3 Necessary Components for the Making of a Mature Son

This article comes from Dr. Sam Soleyn in his book, "My Father! My Father!" These foundational truths will anchor you in the perspective you need to grow and mature in this present season. 


Jesus fully presented an understanding of a true relationship with God as Father. Adam’s early departure from this intended relationship to God left unshown God’s intended relationship to man as sons. Adam’s default to the culture of the fatherless provided no foundation for humankind to live in relationship to God as a Father whom he loves and trusts. The Gospels, however, introduce Jesus Christ as the Son of God and presented to humankind with the declared purpose of finishing all that was lacking with his predecessor, Adam.

The purpose of Jesus’ coming into the earth included fulfilling the requirements of the precreation covenant, but His life was also meant to fully demonstrate how the Son of God, born into the world of human beings as an infant, would progress through the stages of a human life. Though ultimately He was killed on the cross, was resurrected from the dead, and ascended to heaven, Jesus’ life provides a history filled with details about the Son of God and His relationship to His Father.


This life was designed to be a template for understanding how God relates to His sons and how sons of God are meant to relate to the everlasting Father. Jesus’ life filled the void that Adam left regarding a model for understanding the relationship between man as a son of God and God the Father. When Adam defaulted to the position of being alone in the world, without a Father, God acknowledged that Adam’s condition entitled him to the bread of his own toil. Adam’s separation from his Father also resulted in a separation from the estate designed to supply him in this way. He and his progeny came to rely instead upon the force of their own strength and their skill in the development and use of technology.

As a son of God, Adam had been entitled to the support of his Father’s house while he attended the rule to which he was assigned, and the Kingdom that he represented was sufficient to supply all of his needs for resourcing so that his rule would not be deficient in any manner. His Father would supply his need for wisdom, knowledge, council, understanding, and power, all key elements necessary for his successful administration. God would have conveyed this supply both directly and indirectly. Direct conveyance would have occurred by Spirit to spirit contact. Indirectly, supply was already present in the order and structure of creation around him, which Adam would have called forth.

The relationship of sonship, in which the Father loves the son and the son trusts the Father, is required for this order of rule and supply to function. The relationship between Jesus and God the Father shows this relationship perfectly. Although the Father remains invisible, His divine goodness is resplendently displayed through the words and works of Jesus. For His part, Jesus clothed Himself in the role of a son, affording humanity a complete picture of the order of the relationship that God envisioned when He made man as His son. Therefore, Jesus’ life is the intended point of reference for understanding the father and son relationship as God originally intended it.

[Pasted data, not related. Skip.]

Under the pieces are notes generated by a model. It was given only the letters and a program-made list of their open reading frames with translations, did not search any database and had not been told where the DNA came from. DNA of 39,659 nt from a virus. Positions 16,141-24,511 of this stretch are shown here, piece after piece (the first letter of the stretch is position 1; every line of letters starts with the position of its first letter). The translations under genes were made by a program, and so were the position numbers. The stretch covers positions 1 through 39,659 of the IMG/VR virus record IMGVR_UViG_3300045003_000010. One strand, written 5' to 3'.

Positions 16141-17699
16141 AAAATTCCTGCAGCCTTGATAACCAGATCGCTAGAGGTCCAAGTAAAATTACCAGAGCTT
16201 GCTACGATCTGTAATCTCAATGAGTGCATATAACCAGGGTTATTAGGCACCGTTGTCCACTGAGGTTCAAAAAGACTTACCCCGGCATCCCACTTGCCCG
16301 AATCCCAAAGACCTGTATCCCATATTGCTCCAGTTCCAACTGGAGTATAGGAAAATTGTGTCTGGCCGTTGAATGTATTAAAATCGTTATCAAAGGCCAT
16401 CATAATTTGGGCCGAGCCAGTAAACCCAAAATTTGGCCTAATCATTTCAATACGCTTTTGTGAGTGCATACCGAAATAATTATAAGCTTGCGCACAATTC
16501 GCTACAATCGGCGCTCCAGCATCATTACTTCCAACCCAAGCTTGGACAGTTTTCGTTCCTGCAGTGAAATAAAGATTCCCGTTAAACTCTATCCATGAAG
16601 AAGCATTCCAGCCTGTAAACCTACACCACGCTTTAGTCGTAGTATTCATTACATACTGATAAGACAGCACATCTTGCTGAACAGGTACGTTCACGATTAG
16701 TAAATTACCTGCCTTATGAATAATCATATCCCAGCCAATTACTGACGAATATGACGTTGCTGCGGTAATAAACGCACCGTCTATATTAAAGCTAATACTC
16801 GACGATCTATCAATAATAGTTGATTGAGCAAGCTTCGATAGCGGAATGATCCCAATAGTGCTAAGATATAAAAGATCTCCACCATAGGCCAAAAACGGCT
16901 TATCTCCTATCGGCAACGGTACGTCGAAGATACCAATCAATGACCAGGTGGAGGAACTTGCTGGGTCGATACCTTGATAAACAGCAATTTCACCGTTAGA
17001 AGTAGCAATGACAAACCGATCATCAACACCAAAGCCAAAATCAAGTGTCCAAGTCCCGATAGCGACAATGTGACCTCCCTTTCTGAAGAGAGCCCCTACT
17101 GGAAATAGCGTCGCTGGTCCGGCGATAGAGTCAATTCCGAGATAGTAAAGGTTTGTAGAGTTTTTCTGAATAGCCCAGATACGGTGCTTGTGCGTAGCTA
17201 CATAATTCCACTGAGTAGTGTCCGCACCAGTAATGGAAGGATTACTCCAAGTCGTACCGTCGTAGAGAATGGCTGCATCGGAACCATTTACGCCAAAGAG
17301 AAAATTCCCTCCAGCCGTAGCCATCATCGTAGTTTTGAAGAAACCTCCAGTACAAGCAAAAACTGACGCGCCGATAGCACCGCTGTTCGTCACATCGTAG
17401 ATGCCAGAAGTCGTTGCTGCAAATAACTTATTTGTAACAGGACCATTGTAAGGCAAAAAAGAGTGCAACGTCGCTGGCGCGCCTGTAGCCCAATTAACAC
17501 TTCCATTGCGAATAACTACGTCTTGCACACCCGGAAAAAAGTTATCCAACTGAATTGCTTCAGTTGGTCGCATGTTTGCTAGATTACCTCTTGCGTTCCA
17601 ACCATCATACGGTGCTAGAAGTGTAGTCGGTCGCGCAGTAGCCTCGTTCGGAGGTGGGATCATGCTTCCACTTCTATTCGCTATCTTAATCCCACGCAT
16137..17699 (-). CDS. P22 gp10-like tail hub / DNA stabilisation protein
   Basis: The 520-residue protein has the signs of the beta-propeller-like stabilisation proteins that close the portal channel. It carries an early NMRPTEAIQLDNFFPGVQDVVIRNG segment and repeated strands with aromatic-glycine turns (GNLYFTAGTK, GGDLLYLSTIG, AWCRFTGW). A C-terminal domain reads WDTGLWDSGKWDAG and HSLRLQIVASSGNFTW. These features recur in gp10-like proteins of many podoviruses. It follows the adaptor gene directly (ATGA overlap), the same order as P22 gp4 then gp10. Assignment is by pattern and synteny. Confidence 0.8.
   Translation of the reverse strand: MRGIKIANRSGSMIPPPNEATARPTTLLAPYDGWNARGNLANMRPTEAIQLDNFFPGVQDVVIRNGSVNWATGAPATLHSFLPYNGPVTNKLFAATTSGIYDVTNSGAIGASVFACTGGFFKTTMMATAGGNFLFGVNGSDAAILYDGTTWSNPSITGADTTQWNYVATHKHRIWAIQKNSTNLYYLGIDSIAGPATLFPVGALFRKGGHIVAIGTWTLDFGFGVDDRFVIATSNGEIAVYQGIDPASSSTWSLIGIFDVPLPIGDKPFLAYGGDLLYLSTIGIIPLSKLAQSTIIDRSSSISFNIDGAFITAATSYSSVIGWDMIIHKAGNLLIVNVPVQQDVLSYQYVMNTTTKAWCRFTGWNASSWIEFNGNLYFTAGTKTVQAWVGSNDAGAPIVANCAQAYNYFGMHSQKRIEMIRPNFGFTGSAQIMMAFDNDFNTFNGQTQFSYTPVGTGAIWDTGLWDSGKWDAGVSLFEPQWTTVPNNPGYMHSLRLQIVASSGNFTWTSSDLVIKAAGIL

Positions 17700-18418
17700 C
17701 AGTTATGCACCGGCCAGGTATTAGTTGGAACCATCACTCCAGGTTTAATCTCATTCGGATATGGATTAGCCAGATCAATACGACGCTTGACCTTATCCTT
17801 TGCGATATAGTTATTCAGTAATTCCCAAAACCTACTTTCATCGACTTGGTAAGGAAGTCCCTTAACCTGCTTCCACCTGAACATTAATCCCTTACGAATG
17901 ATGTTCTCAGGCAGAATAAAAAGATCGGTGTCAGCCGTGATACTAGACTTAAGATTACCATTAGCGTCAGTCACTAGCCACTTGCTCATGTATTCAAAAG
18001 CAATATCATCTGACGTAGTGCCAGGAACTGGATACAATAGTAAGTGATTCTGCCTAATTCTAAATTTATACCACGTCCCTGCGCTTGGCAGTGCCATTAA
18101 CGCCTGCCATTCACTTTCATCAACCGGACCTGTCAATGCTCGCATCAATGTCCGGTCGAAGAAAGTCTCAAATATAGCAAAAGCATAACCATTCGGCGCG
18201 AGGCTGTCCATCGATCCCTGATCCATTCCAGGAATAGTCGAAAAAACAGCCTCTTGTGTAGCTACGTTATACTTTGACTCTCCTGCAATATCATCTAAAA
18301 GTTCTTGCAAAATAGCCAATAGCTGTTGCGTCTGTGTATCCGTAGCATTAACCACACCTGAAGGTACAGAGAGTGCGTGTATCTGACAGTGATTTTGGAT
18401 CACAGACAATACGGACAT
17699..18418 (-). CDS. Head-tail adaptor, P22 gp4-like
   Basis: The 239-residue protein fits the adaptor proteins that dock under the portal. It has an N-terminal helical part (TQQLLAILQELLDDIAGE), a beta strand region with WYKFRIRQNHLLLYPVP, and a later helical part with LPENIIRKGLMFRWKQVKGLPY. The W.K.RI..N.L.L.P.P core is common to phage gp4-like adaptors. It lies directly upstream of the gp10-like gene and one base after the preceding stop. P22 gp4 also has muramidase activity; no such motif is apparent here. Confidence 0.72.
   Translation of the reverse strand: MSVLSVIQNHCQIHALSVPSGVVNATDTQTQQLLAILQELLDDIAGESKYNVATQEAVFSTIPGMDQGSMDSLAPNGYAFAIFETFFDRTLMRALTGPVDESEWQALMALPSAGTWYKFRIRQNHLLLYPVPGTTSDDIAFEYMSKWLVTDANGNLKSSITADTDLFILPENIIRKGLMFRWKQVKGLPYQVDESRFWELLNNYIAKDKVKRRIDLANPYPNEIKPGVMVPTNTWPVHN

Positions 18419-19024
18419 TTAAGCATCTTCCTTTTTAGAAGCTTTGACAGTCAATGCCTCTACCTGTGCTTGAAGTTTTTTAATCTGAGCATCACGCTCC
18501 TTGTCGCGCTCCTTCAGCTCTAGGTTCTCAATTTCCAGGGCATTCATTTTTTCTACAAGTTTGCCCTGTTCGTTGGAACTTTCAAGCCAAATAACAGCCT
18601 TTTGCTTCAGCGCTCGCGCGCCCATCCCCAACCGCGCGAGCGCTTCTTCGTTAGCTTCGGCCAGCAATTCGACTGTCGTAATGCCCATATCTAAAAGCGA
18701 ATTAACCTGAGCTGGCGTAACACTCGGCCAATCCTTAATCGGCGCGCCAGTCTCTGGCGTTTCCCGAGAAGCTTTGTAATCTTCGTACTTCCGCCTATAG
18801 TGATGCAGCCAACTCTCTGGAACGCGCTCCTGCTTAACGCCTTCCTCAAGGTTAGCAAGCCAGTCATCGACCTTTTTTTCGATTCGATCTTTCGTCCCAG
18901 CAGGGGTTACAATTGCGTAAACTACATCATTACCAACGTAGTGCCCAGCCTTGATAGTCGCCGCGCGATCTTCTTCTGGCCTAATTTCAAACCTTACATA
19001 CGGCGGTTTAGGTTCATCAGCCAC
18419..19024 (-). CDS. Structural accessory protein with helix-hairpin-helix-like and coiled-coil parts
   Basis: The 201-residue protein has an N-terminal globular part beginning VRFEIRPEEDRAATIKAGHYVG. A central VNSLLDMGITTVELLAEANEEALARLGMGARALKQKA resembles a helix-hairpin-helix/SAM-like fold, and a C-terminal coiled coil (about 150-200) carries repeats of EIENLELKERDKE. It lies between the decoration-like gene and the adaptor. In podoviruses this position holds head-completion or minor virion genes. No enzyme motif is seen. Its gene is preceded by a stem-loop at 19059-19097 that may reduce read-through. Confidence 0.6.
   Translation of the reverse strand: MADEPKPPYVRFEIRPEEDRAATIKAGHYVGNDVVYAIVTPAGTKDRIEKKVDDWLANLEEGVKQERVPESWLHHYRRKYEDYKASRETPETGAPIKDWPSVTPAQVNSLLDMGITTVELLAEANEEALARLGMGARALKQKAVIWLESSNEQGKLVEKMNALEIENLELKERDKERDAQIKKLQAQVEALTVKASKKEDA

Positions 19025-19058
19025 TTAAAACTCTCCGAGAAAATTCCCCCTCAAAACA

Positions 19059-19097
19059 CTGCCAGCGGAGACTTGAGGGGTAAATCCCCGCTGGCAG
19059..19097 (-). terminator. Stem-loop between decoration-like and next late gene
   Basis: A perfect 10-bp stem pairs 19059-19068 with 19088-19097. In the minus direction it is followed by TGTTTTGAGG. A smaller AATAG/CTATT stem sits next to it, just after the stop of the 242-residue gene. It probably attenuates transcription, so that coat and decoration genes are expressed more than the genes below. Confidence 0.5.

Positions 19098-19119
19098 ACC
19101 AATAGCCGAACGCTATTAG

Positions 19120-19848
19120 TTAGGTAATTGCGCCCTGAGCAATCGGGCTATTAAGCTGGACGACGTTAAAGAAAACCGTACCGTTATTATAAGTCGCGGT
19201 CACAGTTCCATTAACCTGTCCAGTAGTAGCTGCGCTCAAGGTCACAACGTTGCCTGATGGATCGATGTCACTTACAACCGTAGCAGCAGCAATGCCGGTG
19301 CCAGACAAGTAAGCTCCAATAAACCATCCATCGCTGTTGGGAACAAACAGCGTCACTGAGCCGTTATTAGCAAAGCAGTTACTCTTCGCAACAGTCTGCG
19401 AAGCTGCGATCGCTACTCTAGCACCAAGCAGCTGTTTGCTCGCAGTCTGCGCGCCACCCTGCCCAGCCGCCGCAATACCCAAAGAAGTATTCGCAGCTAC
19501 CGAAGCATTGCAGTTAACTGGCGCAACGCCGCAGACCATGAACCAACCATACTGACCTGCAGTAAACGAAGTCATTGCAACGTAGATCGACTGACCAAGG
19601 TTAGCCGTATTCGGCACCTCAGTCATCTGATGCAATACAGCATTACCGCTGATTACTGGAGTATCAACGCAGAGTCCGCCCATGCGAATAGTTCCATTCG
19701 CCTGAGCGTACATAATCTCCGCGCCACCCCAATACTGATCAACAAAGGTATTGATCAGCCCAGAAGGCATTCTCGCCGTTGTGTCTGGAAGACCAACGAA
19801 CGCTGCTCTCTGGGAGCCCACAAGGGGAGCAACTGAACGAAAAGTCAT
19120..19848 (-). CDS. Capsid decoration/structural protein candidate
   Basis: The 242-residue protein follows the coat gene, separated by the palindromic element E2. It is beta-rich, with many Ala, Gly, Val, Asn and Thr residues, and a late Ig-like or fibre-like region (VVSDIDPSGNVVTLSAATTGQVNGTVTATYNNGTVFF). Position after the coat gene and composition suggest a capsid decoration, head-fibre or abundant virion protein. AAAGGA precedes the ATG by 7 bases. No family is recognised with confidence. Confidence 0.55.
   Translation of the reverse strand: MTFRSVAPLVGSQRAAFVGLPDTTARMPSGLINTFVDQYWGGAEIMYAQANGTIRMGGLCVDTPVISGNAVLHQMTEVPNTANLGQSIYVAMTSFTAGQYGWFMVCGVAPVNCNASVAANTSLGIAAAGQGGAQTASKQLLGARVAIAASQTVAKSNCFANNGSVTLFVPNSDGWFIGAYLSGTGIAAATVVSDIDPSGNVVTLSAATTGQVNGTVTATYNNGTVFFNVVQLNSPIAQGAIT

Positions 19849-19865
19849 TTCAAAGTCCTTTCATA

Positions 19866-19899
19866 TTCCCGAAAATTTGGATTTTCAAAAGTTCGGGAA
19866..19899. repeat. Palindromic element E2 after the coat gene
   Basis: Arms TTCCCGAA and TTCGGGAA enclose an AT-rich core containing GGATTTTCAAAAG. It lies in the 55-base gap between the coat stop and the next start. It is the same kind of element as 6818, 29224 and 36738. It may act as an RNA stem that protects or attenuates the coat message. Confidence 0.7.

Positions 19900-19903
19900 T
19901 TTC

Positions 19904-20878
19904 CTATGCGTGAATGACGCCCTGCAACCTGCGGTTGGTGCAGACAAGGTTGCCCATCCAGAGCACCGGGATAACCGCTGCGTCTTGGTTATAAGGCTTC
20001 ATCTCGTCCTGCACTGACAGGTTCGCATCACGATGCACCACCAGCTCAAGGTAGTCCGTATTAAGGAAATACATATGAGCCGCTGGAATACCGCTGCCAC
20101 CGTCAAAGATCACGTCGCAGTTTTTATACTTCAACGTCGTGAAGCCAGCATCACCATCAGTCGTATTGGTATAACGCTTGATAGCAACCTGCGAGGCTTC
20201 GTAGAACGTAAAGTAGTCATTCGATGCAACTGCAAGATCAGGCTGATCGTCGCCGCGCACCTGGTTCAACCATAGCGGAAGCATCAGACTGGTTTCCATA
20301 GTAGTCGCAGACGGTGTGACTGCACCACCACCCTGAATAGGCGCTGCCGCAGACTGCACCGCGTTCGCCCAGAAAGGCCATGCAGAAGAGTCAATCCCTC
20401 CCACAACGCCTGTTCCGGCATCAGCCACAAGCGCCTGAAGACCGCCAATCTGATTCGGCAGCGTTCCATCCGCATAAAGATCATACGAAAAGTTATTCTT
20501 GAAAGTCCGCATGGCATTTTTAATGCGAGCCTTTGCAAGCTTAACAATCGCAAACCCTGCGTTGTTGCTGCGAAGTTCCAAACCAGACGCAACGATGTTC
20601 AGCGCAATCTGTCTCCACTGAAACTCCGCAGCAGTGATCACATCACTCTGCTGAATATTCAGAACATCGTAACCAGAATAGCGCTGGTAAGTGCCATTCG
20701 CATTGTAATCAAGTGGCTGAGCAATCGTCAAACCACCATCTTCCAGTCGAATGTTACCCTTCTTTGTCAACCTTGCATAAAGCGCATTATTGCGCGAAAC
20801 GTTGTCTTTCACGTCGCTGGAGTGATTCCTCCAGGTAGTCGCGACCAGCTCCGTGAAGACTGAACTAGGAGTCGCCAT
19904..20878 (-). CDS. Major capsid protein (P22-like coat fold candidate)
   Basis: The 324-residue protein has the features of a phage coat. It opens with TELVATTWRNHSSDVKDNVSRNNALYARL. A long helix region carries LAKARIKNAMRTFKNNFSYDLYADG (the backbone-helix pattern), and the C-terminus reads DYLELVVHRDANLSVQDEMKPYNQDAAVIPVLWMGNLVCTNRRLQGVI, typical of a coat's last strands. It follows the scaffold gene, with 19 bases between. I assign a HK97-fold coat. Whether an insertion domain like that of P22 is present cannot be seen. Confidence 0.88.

Jesus’ life from the age of twelve until He was thirty years old is summarized in the statement, “Jesus grew in wisdom and stature, and in favor with God and men" (Luke 2:52.) Paul would also write about Jesus, “Although he was a son, he learned obedience from what he suffered" (Hebrew 5:8.) The Father permitted every form of trial to which a human being would be subjected to attend Jesus, while God carefully monitored His progress and gave Him what help He needed. The Father did not simply abandon Jesus to the circumstances of life until He was thirty. Jesus’ path was laid out carefully so that His sufferings and trials would install the layers of obedience necessary to sustain the pressure of His destiny. God’s intent was to prepare Him for the time of His maturity through the incidences that shaped the quality of His responses.

The things He suffered were related directly to the specific obedience to the Father required by His unique destiny. The Father’s involvement in the process is clear and unambiguous. Jesus grew in favor with God as He submitted Himself to the leading of the Spirit and to the instruction of Scripture, both of which informed His choices consistently.

God put the results of Jesus’ training on display for us to observe when, immediately after His baptism, the Holy Spirit led Jesus into the wilderness to be tempted by the devil (Matthew 4:1.) In the three recorded temptations, Jesus responded to the enemy on the strength of the word of the Spirit applicable to the circumstance. He verified that word by the use of scriptural text. Jesus restored the appropriate authority of Scripture, being familiar with the voice of the Spirit. The temptations and Jesus' responses reveal the results of the Father's deliberate preparation of the Son with full knowledge of the Son's destiny. 

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